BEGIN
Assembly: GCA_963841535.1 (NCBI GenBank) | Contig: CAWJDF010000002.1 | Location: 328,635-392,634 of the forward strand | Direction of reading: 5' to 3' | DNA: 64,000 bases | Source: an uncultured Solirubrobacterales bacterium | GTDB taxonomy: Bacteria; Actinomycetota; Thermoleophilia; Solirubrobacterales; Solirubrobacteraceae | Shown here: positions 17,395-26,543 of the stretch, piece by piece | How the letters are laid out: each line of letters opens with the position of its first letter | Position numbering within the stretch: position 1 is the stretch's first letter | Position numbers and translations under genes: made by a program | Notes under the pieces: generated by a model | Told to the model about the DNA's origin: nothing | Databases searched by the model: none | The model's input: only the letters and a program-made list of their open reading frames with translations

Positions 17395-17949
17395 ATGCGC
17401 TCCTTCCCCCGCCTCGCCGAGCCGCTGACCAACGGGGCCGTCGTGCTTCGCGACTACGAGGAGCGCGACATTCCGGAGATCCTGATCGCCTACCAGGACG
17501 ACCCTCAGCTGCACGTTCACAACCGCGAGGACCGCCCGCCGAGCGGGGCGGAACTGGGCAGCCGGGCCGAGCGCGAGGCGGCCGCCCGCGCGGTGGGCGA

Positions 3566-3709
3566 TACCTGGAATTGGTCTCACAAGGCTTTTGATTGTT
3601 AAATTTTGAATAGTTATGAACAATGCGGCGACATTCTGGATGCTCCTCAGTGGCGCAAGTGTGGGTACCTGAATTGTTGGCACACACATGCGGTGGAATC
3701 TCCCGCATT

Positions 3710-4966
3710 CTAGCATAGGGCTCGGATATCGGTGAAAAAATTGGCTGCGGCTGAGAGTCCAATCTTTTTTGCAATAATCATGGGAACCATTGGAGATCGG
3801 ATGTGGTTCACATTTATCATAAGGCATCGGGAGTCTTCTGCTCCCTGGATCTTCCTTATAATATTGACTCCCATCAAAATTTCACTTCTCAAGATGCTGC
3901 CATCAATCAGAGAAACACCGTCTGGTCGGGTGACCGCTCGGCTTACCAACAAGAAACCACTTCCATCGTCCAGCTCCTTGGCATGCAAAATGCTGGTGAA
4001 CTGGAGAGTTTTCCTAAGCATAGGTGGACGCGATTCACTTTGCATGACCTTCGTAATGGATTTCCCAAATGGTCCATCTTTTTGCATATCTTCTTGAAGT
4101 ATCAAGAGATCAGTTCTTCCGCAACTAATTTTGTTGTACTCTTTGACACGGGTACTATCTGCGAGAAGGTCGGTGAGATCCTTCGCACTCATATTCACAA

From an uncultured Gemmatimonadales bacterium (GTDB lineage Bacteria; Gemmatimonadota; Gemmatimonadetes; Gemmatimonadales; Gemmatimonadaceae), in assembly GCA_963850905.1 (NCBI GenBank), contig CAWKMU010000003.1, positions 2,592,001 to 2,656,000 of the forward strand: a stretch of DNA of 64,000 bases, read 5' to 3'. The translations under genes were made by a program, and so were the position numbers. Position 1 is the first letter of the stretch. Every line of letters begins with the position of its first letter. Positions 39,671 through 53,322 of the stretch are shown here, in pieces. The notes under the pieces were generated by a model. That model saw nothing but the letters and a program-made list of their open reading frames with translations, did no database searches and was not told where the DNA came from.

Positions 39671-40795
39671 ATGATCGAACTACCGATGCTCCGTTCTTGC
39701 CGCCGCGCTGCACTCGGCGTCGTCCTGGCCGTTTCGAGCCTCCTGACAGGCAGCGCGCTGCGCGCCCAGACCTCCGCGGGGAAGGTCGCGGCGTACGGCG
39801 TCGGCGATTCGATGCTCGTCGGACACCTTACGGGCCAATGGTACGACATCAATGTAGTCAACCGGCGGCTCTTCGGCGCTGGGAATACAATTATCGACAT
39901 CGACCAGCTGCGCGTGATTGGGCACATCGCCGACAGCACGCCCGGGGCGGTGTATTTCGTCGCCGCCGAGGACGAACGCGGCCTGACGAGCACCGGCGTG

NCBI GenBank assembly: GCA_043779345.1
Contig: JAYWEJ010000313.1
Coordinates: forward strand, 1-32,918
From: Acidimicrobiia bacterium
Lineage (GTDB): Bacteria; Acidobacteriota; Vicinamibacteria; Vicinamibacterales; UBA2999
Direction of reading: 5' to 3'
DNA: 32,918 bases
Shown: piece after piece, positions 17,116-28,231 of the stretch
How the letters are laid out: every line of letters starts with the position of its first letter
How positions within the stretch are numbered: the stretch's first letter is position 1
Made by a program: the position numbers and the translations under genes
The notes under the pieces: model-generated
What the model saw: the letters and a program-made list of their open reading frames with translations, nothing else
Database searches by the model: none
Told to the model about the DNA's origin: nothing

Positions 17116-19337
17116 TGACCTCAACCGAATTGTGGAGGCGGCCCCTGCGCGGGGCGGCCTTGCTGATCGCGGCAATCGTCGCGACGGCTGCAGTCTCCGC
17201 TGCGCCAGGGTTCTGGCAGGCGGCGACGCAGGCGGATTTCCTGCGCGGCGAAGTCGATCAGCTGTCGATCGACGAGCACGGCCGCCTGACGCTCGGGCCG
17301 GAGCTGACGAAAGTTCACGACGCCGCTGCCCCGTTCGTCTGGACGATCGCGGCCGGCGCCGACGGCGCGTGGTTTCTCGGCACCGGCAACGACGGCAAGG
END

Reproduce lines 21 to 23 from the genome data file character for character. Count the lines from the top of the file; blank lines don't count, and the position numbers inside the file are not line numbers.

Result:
39901 CGACCAGCTGCGCGTGATTGGGCACATCGCCGACAGCACGCCCGGGGCGGTGTATTTCGTCGCCGCCGAGGACGAACGCGGCCTGACGAGCACCGGCGTG

NCBI GenBank assembly: GCA_043779345.1
Contig: JAYWEJ010000313.1